Vorticism. England's entrance into the abstraction racket. I feel its paintings -- the turning inward, the increase in pressure, the pain -- tightening to the point where to turn any more will only break that which generates the motion. I want to see a machine do that. So much work has been done these past years to keep machines from breaking down (planned obsolescence notwithstanding). Modern sculpture emerged with the rise of industrialization, its inevitable effect on the human body.

More and more I feel the word that best describes our current condition is torque, and I have spent a lot of time on Vorticism's pantings of late, notably those of Wyndham Lewis, the progenitor of Vorticism. "To every season turn, turn, turn," says the Book of Ecclesiastes, in a song made famous by the Byrds. But now even our seasonal passages show signs of departing the circle for the line, a lit fuse that ends in a combustable stick. Alfred Noble invented dynamite and felt so bad about it that he came up with an award for people who know better. I have seen pictures of its ceremonies. If ever there was an occasion to fidget.

Pictured above are paintings by Emily Carr, Paul Cézanne, Carlo Carrà and Wyndham Lewis.

Saturday, April 16, 2022

Cage à oiseaux

The open-door feeding station has proved a hit with the birds. Mostly chickadees, who are fast and orderly, but also finches and a few portly sparrows who spend much of their time waddling on the pavers below, pecking for seeds that have fallen between the bars, though one did fly inside and was roughed up by a much smaller chickadee. Took a while to figure out a way to discourage the local rat, but with rats, all measures are temporary. Eventually they figure it out.

Friday, April 15, 2022

Public Exhibition

The boulevard at the SE corner of Inverness and East 19th has become a carefully curated dumping ground for a variety of objects over the past couple weeks. A few days ago it was a table-top ironing board; yesterday, a CANADA 3000 wheelchair. What will tomorrow bring? And just who is behind this curatorial project?

Thursday, April 14, 2022

Local Psychic

For those looking for a psychic, someone who can take a complex question, peel off its outer layers and hand it back to you in a pocket-sized, felt-lined box, with a price tag-sized response, I recommend Harlan, who can be found on most sunny days at the plaza outside Britannia Community Centre on Commercial Drive.

Wednesday, April 13, 2022

Alison Yip and Gaston Paris

The April-May issue of Preview is out and I have inside it a short piece on Alison Yip's Soma Topeka exhibition at the CAG. Pictured above is Alison's oil, paper and laminate tile What will cause me great embarrassment? (Somatic) (2022). On the far-left is artist Titziana La Melia, who contributed a parallel text. Far-right, exhibition curator Julia Lamare. Centred, an artist mannequin as avatar.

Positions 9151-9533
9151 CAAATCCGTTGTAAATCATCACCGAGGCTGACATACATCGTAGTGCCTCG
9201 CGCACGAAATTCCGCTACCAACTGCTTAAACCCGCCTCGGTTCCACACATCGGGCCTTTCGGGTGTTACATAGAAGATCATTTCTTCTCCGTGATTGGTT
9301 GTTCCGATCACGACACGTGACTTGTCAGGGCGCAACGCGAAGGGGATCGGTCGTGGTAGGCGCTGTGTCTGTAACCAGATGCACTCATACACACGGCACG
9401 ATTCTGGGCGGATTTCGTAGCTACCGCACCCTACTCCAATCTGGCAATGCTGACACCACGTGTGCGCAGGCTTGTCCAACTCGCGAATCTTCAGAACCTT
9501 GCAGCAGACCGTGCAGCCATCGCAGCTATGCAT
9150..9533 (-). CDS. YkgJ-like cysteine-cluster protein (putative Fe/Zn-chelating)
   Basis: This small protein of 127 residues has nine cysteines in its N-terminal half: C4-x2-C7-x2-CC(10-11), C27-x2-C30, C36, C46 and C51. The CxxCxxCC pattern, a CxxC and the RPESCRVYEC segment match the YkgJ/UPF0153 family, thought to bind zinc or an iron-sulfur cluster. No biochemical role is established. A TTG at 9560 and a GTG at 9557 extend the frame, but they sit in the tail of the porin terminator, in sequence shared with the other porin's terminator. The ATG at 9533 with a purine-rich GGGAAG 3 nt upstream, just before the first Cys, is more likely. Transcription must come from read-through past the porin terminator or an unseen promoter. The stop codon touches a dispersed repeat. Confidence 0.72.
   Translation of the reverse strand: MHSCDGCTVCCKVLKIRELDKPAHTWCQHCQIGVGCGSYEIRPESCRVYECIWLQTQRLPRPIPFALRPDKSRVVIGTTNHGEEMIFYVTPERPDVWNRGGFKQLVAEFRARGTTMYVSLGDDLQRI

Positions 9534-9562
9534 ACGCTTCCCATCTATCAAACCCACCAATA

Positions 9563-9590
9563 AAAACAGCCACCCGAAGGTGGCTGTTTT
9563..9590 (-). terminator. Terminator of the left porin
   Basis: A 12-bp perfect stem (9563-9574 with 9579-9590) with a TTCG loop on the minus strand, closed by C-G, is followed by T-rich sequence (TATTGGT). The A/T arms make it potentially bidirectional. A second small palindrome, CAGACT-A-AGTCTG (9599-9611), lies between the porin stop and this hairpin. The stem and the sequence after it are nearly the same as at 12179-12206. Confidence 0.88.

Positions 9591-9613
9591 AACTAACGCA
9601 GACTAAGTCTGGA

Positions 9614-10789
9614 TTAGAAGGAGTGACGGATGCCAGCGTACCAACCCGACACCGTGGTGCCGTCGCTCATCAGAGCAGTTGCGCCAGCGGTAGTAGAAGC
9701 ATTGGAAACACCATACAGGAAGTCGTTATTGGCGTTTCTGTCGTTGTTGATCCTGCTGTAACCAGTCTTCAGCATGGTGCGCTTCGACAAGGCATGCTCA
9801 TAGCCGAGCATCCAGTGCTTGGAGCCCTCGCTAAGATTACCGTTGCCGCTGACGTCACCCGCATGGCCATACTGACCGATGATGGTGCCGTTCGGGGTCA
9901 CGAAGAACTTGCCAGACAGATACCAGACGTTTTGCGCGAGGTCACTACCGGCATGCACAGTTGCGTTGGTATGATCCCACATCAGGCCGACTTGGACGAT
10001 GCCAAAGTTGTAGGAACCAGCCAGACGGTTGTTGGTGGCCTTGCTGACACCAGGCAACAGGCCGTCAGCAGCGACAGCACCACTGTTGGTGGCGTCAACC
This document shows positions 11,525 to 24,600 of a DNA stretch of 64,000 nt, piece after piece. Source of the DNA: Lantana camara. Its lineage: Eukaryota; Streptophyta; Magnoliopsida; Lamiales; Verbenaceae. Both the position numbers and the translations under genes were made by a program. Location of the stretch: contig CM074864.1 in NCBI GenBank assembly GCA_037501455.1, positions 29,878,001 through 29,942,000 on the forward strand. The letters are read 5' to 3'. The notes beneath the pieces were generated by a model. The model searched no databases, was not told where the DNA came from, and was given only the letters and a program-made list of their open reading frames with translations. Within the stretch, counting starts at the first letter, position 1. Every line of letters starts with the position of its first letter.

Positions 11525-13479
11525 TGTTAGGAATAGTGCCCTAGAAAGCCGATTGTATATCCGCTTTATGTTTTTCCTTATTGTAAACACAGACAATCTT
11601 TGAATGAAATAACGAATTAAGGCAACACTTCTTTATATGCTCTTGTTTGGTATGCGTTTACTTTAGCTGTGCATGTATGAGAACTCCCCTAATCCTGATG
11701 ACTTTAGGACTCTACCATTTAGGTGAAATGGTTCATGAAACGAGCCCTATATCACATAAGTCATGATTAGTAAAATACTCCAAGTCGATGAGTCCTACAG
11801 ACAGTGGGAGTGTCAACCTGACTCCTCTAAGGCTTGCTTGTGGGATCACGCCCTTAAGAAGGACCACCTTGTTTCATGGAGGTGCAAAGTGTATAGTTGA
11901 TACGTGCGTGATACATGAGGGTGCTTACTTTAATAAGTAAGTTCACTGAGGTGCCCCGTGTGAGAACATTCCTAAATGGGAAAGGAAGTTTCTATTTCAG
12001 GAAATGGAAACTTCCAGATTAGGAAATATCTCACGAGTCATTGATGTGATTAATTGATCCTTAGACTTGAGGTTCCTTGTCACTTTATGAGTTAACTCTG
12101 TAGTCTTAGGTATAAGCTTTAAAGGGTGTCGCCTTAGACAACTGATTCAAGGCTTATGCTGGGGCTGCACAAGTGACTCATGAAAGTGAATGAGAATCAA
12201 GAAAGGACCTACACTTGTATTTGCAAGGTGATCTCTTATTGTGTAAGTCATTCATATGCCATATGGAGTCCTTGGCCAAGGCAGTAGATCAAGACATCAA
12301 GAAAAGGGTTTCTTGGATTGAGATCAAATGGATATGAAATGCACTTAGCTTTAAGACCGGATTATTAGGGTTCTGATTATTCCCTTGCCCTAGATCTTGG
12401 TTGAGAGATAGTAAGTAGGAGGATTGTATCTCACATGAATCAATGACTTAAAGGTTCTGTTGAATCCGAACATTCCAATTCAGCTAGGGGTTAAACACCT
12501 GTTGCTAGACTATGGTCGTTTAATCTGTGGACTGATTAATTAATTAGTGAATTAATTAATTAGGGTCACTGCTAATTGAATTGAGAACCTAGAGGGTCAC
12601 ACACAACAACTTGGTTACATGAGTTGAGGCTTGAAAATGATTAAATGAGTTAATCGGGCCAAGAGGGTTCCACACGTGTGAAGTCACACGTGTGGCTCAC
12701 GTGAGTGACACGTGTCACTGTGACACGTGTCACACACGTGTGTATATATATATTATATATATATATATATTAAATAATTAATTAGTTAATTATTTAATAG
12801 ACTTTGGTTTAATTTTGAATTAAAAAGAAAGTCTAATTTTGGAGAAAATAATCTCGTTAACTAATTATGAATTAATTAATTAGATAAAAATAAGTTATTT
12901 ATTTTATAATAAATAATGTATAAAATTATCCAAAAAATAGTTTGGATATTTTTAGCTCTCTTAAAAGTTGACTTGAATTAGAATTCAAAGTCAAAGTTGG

On the other side of the Atlantic, at the Pompidou, an exhibition of pseudo-surrealist photographs by photo-journalist Gaston Paris. Pictured below, Attraction fête foraine, vers 1930.

Tuesday, April 12, 2022

Berry Bear, Pine Bear, Honey Bear

I was taking an armful of Bishop's Weed to my recycling bin last week when what should come cartwheeling down the lane but this fascinating example of children's art, now magnetized to my refrigerator door. There is so much going on in this picture -- to say nothing of how and why it sought me out -- I had no choice but to keep it. But where did it come from?

Yesterday, while walking back from an afternoon meeting at Matchstick, I discovered its source -- in the lane behind Tim's house. Was this something Tim had dumped there, the drawing the work of his now adult son Dexter? Not likely, because Tim is far too good a neighbour to do something like that. More likely a bag of someone else's stuff that someone else had torn open and sifted through.

Monday, April 11, 2022

Heading South (2005)

Heading South (2005) caught my eye because resting dead face actor Charlotte Rampling was on the cover, and I will watch anything she's in. What's it about, apart from what its cover suggests? (Charlotte looking over her shoulder, grinning, a naked black man beside her, his back turned, the back of another woman walking away from them on the white sands of a palm-bordered beach.)

A Winter Tan (1987) came to mind, a film based on a diary-in-letters by Maryse Holder, a New York editor who took "vacations from feminism" to explore herself through her sexuality in Mexico (Heading South takes place in Haiti; both films are set in the 1970s). But Charlotte's "Ellen" is more established, more together than Jackie Burroughs's "Holder", and as the film makes clear, Ellen, a university professor from Boston who has been vacationing at this Haitian town for the past six years, knows exactly who she is and what she wants. "I'm crazy about love. Sex and love. I'm not really sure anymore," she tells the newly-arrived Brenda, a recent divorcee from Savannah, Georgia, and maybe a younger, if less together, if less uptight version of Ellen.